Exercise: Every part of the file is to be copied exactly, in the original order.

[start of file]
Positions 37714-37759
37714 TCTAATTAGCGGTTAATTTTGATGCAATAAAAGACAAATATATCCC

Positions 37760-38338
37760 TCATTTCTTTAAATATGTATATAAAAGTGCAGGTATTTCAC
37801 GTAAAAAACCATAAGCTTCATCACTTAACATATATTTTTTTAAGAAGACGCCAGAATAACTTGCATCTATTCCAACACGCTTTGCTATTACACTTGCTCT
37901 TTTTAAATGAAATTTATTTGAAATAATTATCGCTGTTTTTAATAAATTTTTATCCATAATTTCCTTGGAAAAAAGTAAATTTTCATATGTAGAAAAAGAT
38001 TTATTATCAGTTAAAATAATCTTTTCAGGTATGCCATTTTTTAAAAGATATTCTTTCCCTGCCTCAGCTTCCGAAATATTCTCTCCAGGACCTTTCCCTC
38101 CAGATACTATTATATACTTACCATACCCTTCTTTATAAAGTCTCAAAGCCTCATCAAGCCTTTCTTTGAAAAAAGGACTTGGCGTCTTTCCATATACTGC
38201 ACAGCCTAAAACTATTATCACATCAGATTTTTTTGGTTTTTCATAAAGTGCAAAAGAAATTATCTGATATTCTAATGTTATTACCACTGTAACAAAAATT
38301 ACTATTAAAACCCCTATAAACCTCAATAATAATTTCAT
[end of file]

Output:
Positions 37714-37759
37714 TCTAATTAGCGGTTAATTTTGATGCAATAAAAGACAAATATATCCC

Positions 37760-38338
37760 TCATTTCTTTAAATATGTATATAAAAGTGCAGGTATTTCAC
37801 GTAAAAAACCATAAGCTTCATCACTTAACATATATTTTTTTAAGAAGACGCCAGAATAACTTGCATCTATTCCAACACGCTTTGCTATTACACTTGCTCT
37901 TTTTAAATGAAATTTATTTGAAATAATTATCGCTGTTTTTAATAAATTTTTATCCATAATTTCCTTGGAAAAAAGTAAATTTTCATATGTAGAAAAAGAT
38001 TTATTATCAGTTAAAATAATCTTTTCAGGTATGCCATTTTTTAAAAGATATTCTTTCCCTGCCTCAGCTTCCGAAATATTCTCTCCAGGACCTTTCCCTC
38101 CAGATACTATTATATACTTACCATACCCTTCTTTATAAAGTCTCAAAGCCTCATCAAGCCTTTCTTTGAAAAAAGGACTTGGCGTCTTTCCATATACTGC
38201 ACAGCCTAAAACTATTATCACATCAGATTTTTTTGGTTTTTCATAAAGTGCAAAAGAAATTATCTGATATTCTAATGTTATTACCACTGTAACAAAAATT
38301 ACTATTAAAACCCCTATAAACCTCAATAATAATTTCAT